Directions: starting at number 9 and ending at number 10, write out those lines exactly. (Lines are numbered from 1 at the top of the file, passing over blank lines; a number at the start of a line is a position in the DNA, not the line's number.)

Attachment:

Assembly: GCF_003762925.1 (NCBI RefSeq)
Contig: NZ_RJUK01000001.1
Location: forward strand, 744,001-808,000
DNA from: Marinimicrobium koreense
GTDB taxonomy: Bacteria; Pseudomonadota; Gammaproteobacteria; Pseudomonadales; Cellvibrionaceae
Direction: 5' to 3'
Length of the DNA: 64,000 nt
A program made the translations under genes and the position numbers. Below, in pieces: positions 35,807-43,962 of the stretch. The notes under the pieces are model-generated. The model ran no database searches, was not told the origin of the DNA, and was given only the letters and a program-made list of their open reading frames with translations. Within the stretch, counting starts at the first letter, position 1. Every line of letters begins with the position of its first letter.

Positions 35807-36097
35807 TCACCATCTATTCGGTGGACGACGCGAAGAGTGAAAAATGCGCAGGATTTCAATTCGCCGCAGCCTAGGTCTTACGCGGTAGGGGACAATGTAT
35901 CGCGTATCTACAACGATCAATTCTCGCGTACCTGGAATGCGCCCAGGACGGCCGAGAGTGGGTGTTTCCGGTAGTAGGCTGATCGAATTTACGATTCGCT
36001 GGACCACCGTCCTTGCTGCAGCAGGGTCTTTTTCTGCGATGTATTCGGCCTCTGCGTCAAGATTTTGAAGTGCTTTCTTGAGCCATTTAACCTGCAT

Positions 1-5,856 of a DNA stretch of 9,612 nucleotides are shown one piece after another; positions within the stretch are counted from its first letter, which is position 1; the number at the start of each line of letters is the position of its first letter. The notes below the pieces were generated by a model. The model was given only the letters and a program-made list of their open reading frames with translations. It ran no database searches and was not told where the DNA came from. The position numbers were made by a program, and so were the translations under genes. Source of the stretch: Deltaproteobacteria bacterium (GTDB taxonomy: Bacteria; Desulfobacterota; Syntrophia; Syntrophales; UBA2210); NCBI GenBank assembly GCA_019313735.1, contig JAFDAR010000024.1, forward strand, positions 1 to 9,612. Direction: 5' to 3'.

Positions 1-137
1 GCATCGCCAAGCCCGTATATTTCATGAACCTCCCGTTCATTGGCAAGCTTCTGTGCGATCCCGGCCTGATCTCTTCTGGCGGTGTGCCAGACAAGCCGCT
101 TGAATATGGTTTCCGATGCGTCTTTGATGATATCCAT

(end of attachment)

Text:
Positions 35807-36097
35807 TCACCATCTATTCGGTGGACGACGCGAAGAGTGAAAAATGCGCAGGATTTCAATTCGCCGCAGCCTAGGTCTTACGCGGTAGGGGACAATGTAT